Data protection has become a high profile topic due to cases of mishandling and abuse ofpersonal data. In response, employee data privacy laws around the globe are becoming more stringent. With increasing globalization and employee mobility, as well as the relative ease with which data can be transferred between legal entities and across borders, complying with all requirements relating to personal data has become a complicated exercise.

For example, in Hong Kong, a data access request is a statutory mechanism where an employee can obtain access to personal data held about the employee by his/her employer. Employees have been making these requests in order to obtain information about themselves in support of claims that they are bringing against their employers.

In the United States, the federal government has not passed any legislation aimed at broadly protecting the privacy and security of personal data. Instead, the federal government specifically regulates information that is obtained by particular entities (e.g., an employee’s health and fitness, social security number, address, credit reports, employer performance reviews). Each US state also has its own framework and laws regulating personal data collection, storage and destruction by employers, and the kind of request for personnel files that is new in Hong Kong is standard fare in the US.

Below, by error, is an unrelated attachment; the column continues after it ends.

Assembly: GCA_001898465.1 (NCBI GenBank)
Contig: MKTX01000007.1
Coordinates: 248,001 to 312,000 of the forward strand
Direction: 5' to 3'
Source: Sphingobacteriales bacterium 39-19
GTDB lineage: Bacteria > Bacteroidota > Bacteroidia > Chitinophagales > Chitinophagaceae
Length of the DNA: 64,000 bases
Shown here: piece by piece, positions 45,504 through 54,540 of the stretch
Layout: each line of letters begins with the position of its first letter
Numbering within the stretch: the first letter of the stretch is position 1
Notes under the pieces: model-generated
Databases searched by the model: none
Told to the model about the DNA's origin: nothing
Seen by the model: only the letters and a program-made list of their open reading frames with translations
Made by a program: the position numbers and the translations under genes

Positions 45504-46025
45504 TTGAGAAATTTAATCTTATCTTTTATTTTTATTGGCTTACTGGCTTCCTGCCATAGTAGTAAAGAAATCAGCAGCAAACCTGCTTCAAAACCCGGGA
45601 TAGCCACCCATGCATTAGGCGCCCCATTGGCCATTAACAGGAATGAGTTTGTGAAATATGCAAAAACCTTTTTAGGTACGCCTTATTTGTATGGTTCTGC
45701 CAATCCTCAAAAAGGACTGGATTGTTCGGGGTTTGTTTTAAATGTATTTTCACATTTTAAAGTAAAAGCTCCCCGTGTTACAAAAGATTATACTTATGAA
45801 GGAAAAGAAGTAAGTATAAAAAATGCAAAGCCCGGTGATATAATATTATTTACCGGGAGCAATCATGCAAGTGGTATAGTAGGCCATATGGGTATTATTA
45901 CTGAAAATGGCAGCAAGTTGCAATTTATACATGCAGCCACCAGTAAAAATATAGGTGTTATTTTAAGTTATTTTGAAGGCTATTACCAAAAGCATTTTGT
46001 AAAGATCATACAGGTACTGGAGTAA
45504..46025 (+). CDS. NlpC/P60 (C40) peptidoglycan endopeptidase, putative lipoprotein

In the United Kingdom, the collection and use of personal data is governed by the Data Protection Act of 1998 (the “DPA”), which requires anyone who handles personal information to comply with certain data protection principles. The DPA also gives individuals rights over their personal data. Employers will also need to refer to the Information Commissioner’s Employment Practices Code (the “Code”), which covers recruitment and selection of procedures, management of employment records (including medical information), monitoring of employees and the transfer of employment records in the context of a business sale.